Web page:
Entertainment for $4 billion. This partnership will not only give Disney more content that appeals to boys,
but will also help Marvel produce and market its rich characters to become successful franchises.72 Marvels
stock price jumped from $28 to $50 between January and September 2009.73

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Endnotes
1


Lavine,
Michael L. Comic Books and Graphic Novels for Libraries: What to Buy. Serials Review Volume 24, No. 2. Summer 1998: p 34.

Marvel and DC Sales Figures. EntertheStory.com. 25 Feb. 2010. http://enterthestory.com/comic_sales.html.

C ooke, Jon. Stan the Man and Roy the Boy. A Conversation between Stan Lee and Roy Thomas. TwoMorrows Publishing 2003.
http://www.twomorrows.com/comicbookartist/articles/02stanroy.html.
Marvel and DC Sales Figures. EntertheStory.com. 25 Feb. 2010. http://enterthestory.com/comic_sales.html

Collins, Sean. The Amazing! Incredible! Uncanny Oral History of Marvel Comics Maxim.com. 12 Aug. 2009.

Perfect Film seeking to acquire publisher. The Wall Street Journal. 21 Jun 1968: p. 11.


Raviv,
Dan. Comic Wars: How Two Tycoons Battled Over the Marvel Comics EmpireAnd Both Lost. New York: Broadway Books, 2002.

Updating Superman: Comic book heroes are being modernized. The Wall Street Journal. 15 Aug. 1970: p. 1.

Cadence Industries says its rebounding from 1969 troubles. The Wall Street Journal. 27 Jan. 1972: p. 20.

10

Cadence Industries says its rebounding from 1969 troubles. The Wall Street Journal. 27 Jan. 1972: p. 20.

11

Cadence Industries says its rebounding from 1969 troubles. The Wall Street Journal. 27 Jan. 1972: p. 20.

12

Updating Superman: Comic book heroes are being modernized. The Wall Street Journal. 15 Aug. 1970: p. 1.

13

Heinzel, Ron S. Like characters, comic creator imperfect hero. Los Angeles Times. 13 March 1975: p. E12.

14

Van Gelder, Lawrence. A comics magazine defies code ban on drug stories. The New York Times. 4 Feb. 1971: p. 37.

15

Heinzel, Ron S. Like characters, comic creator imperfect hero. Los Angeles Times. 13 March 1975: p. E12.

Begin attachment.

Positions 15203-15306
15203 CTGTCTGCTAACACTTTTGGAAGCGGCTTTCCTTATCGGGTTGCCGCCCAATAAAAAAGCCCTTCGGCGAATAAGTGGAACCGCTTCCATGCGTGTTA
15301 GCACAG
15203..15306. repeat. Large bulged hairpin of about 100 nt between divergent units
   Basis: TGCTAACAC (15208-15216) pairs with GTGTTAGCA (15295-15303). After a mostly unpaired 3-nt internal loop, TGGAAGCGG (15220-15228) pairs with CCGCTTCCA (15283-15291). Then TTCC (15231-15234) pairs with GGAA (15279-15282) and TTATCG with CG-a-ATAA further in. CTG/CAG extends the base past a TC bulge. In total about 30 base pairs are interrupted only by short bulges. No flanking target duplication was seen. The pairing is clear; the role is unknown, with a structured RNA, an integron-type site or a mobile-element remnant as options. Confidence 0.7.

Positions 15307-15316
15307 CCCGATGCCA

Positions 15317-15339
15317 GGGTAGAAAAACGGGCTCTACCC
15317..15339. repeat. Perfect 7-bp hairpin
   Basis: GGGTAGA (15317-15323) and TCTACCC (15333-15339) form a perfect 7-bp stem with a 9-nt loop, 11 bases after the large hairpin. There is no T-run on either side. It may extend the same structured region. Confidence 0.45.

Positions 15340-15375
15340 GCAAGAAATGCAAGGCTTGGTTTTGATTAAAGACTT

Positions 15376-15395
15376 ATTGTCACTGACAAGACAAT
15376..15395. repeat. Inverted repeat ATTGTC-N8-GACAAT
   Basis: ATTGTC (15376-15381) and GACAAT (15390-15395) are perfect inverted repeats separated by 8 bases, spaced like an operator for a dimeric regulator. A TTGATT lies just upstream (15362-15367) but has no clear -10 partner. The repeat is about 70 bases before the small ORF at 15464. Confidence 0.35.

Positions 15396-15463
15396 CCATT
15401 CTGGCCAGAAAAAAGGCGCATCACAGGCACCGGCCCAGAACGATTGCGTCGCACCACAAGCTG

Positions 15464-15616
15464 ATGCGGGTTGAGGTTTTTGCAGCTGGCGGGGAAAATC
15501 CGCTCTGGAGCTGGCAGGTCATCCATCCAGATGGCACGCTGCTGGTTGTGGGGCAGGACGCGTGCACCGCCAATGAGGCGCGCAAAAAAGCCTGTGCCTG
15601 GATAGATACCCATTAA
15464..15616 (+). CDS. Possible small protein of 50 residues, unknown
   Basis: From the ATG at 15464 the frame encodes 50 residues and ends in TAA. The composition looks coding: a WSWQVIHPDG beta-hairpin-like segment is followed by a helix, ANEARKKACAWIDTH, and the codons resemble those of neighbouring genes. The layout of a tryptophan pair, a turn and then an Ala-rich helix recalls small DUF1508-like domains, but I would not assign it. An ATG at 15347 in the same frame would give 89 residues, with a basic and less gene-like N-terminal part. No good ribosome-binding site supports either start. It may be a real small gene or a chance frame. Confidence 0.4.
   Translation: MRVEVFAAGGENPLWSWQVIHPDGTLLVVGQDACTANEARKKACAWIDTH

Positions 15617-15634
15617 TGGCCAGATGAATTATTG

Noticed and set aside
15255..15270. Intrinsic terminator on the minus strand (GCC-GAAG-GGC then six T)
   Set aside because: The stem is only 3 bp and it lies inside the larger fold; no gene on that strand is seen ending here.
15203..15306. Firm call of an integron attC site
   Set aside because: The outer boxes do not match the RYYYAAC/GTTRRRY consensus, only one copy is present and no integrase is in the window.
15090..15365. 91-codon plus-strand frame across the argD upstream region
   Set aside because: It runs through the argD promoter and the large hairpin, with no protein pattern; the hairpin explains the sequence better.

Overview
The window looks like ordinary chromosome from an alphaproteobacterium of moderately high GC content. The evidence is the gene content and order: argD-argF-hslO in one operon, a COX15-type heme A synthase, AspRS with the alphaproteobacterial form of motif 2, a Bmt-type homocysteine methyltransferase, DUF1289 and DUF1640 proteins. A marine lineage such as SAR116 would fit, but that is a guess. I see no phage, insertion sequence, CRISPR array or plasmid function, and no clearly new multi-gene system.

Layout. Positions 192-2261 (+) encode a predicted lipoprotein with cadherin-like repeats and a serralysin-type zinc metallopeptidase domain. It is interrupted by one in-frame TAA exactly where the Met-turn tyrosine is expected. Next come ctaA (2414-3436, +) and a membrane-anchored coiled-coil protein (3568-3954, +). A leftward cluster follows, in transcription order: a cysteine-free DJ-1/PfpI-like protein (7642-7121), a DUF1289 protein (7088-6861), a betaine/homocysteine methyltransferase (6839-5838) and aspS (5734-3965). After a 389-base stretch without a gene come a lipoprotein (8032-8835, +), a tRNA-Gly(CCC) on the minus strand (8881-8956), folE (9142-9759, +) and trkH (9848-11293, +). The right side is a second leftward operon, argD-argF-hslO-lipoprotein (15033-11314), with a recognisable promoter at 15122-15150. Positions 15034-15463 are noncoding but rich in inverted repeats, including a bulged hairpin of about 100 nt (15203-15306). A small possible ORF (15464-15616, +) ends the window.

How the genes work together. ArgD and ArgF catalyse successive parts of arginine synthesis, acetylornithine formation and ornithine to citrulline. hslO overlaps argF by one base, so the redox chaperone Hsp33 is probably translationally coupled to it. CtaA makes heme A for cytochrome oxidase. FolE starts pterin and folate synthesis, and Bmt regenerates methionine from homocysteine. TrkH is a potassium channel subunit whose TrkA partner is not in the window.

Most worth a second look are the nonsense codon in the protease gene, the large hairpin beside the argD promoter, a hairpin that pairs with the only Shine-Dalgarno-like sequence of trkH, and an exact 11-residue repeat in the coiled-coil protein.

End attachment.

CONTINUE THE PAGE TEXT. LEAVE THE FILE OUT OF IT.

16

Collins, Sean. The Amazing! Incredible! Uncanny Oral History of Marvel Comics Maxim.com. 12 Aug. 2009.

17

Marvel and DC Sales Figures. EntertheStory.com. 25 Feb. 2010. http://enterthestory.com/comic_sales.html.

18

Borrowing costs head higher in Japan; Mexican policies stir investor concern. The Wall Street Journal. 30 July 1973: p. 6.

19

Lavine, Michael L. Comic Books And Graphic Novels For Libraries: What To Buy. Serials Review Volume 24, No. 2. Summer 1998:
p 34. http://www.ugr.es/~alozano/Translations/ComicBooksinLibraries.pdf

20

Raviv, Dan. Comic Wars: How Two Tycoons Battled Over the Marvel Comics EmpireAnd Both Lost. New York: Broadway Books, 2002.

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Marvel and DC Sales Figures. EntertheStory.com. 25 Feb. 2010. http://enterthestory.com/comic_sales.html.

22

Kleinfield, N.R. Superheroes creators wrangle. The New York Times. 13 Oct. 1979: p. 25.

23

Kleinfield, N.R. Superheroes creators wrangle. The New York Times. 13 Oct. 1979: p. 25.

24

Beller, Miles. Hollywood is banking on the comics. The New York Times. 9 Dec. 1979: p. D1.

25

Winter, Christine. Tempo; Toy company technique hitch your wagon to a star. Chicago Tribune. 28 Feb. 1979: p. B1.

26

Weingarten, Paul. If you liked the film, youll love the paraphernalia. Chicago Tribune. 24 June 1977: p. A3.

27

Johnson, Sharon. The cartoon creature as salesman: Better than ever. The New York Times. 11 Feb. 1979: p. F3.

28

Johnson, Sharon. The cartoon creature as salesman: Better than ever. The New York Times. 11 Feb. 1979: p. F3.

29

Johnson, Sharon. The cartoon creature as salesman: Better than ever. The New York Times. 11 Feb. 1979: p. F3.

30

Winter, Christine. Tempo; Toy company technique hitch your wagon to a star. Chicago Tribune. 28 Feb. 1979: p. B1.

31

Davis, Bob. Hasbro Bradley scores with its terror toys, adroit licensing plans. The Wall Street Journal. 13 Dec. 1984: p. 1.

32

Rea, Steven X. Caped crusaders bound for screen. Philadelphia Inquirer. 21 Sept. 1983: p. C5.

33

L andro, Laura. Glut of cartoon shows prompts producers to search for new markets and partners. The Wall Street Journal. 12 May
1987: p. 35.